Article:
With the better part of a year still to go before the planned release of Star Wars Episode VII: The Force Awakens, the film is in the news again as Apple's Jony Ive revealed in an interview that he suggested to filmmaker JJ Abrams that the lightsabers should have a more "spitty" look, with ragged edges to make them look more primitive and ominous.
Even Ive knew better than take full responsibility for the three-bladed design that's polarised opinions since it was first spotted in the trailer for The Force Awakens, but in an New Yorker article, Abrams admitted Ive made other "very specific suggestions" about the look of the lightsaber.
The new lightsaber is the source of a lot of controversy of course - but that's to be expected of any retread of a popular franchise, especially in the age of Twitter and Facebook. Most of the complaints have focused on the cross-guard that's made out of mini-lightsabers. Many fans have argued that using a weapon like that would lead the lightsaber wielder stabbing his face or lopping off a limb in the middle of a battle. Others also pointed out that since the handle of the miniature blade appears to be metal, the blades wouldn't work as cross-guards. Stephen Colbert addressed this last concern in a hilarious video:
But while we're ambivalent about the cross-guard, the "more primitive" flickering lightsaber we saw in the trailer is a little bit more annoying. Why does the technology in the Star Wars world keep getting worse? The prequels - released between 1999 and 2005 - looked like they were designed by people who were looking at the iMac. The original trilogy, set just about 30 years later, features a galaxy of broken down hulks. Gone are the smooth curves of the original, replaced by blocky, bulbous designs for the rebels, and extremely sharp lines for the Empire's fleet.
And now, another 30 years later, even the lightsabers are becoming more primitive? What is going on in that universe?
It's actually pretty funny that Ive - who is famously associated with minimalist design and inspired by Dieter Rams - would come up with the idea of turning a laser-sharp weapon into one that looks more like a burning flame. When you put this in context of the original design of the lightsaber, it seems even more unnecessary.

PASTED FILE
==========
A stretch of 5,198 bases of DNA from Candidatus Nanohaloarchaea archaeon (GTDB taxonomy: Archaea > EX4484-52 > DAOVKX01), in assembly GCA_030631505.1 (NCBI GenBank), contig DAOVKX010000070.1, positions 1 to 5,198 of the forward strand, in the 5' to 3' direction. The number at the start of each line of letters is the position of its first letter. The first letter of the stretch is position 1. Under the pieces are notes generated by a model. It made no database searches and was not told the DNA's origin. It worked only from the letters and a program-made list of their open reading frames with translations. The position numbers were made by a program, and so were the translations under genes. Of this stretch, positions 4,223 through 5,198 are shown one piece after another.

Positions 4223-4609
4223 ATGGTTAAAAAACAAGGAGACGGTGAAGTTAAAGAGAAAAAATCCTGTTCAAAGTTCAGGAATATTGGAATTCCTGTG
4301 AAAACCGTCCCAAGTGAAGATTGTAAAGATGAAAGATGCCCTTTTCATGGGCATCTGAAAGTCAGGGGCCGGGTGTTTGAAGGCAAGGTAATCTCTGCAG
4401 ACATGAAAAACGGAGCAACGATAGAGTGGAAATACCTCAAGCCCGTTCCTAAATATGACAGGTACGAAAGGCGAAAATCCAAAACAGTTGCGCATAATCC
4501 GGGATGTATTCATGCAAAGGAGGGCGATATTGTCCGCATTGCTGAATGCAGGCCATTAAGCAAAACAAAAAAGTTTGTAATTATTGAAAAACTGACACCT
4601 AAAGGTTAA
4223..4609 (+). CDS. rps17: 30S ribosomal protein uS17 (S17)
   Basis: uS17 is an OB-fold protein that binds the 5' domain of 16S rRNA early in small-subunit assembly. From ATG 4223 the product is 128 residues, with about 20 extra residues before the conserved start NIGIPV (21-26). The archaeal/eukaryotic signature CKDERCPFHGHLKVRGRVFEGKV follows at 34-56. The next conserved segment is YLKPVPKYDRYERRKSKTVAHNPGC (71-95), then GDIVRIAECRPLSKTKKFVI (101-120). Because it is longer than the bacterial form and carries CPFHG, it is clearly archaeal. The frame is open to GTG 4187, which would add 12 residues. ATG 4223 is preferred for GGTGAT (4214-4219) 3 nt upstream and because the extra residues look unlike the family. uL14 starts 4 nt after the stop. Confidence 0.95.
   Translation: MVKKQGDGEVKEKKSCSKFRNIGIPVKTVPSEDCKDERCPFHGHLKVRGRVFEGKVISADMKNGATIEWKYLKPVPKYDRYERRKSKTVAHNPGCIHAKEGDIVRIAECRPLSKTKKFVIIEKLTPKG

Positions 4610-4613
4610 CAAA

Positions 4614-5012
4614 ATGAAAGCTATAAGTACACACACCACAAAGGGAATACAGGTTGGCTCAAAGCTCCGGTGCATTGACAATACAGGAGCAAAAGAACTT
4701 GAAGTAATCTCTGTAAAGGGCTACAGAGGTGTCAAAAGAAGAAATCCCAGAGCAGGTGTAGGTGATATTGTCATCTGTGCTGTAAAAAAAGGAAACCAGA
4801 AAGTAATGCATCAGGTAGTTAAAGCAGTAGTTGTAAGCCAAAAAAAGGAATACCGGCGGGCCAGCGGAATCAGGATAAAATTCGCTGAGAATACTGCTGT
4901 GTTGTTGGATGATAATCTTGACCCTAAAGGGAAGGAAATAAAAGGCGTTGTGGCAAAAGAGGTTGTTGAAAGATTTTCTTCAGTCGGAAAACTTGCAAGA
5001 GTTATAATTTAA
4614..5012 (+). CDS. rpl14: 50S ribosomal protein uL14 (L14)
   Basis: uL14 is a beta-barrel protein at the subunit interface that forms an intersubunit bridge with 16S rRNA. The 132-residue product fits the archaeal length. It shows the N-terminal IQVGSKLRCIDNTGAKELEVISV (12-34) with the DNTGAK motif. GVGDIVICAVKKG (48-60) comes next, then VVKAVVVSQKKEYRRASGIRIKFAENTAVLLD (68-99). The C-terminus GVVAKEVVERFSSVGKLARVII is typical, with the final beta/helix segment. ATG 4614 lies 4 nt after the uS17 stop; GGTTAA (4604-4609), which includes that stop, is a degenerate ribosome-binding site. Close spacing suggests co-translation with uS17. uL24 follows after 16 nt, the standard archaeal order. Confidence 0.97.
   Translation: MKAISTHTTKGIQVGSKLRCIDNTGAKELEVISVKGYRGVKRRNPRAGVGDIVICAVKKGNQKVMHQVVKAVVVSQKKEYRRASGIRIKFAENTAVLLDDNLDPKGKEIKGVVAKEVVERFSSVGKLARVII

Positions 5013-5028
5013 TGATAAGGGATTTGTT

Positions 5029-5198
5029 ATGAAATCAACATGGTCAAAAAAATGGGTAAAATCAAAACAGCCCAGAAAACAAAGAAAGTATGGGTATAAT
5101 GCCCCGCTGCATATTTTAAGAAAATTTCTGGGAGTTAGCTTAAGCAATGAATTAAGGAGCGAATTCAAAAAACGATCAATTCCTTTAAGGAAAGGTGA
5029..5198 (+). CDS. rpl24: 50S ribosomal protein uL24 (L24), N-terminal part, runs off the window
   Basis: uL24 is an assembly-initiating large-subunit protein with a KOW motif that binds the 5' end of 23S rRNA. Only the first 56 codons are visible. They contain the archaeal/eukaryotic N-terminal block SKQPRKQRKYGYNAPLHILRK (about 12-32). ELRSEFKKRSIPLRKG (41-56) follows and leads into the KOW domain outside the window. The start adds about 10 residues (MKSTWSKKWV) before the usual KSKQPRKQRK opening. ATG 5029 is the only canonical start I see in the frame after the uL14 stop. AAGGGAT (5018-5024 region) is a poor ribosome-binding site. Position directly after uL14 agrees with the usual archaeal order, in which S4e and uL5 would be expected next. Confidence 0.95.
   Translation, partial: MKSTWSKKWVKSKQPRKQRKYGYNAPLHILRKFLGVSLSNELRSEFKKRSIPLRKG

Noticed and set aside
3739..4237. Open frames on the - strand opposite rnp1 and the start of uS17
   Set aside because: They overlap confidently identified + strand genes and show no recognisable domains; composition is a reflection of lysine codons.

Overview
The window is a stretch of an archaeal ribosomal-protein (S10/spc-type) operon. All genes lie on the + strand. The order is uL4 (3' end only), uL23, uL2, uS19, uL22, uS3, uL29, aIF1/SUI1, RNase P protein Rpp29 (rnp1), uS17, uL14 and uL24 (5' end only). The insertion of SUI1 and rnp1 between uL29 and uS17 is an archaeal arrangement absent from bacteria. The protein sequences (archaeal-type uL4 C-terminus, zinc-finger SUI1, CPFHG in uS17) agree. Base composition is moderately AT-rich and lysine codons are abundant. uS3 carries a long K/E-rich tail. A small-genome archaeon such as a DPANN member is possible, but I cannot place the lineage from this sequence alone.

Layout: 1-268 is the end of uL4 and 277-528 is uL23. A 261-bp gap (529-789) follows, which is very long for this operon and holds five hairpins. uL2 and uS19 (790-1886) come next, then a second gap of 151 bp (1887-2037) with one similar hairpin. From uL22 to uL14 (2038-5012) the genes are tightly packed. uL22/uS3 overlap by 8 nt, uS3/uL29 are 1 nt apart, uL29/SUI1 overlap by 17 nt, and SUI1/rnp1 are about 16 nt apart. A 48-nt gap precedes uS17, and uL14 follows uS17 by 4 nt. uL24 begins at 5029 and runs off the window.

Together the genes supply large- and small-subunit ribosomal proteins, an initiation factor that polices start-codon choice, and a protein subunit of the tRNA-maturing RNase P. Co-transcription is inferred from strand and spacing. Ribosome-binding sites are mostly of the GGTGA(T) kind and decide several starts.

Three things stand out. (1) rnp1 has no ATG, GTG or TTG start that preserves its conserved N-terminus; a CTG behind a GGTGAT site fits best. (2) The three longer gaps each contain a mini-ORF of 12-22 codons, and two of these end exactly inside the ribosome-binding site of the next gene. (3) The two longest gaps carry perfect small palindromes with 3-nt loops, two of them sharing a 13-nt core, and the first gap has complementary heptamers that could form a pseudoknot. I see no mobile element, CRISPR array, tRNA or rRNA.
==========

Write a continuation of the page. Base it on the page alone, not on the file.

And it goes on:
The lightsaber was first created for Star Wars in 1977 by Korean designer Nelson Shin. In an interview, he talked about the process that was used to make it work.
The original lightsaber was made using rotoscoping, where you essentially add animation elements on top of real filmed elements frame by frame. In the interview, Shin says that the lightsaber was modelled after a fluorescent tube:
I explained to them since the lightsaber is light, and the light should look a little shaky like fluorescent tube. I suggested that when printing with optical printer, one frame should be inserted so that one could be printed much lighter than the other. By that way, it would look like a fluorescent tube or laser. I also asked them to pass on the information that when adding the sound, a degauser, which is used in deleting tapes, should be placed on the top. Then, this device would make sound, because it has magnetic field like light streaming.
But while Shin's lightsaber was shaky, it had clearly marked edges. He had suggested that the filmmakers use an exacto knife (a thin razor-like blade used for making precision cuts) to give the lightsaber a very sharp look.
They showed the product from behind with over the shoulder on the small screen, and it was excellent. I did not expect such effects at all. The team had followed my advice on adding sound, and on using an exacto knife to cut the paper to give a very sharp look of light.
The result of this process was an iconic weapon that was part magic and part science. In some ways, the lightsaber was the most Apple-like design from the movies - it's even described as "an elegant weapon, for a more civilised age" - and it's extremely ironic that Apple's own designer is the one who helped take that away from us.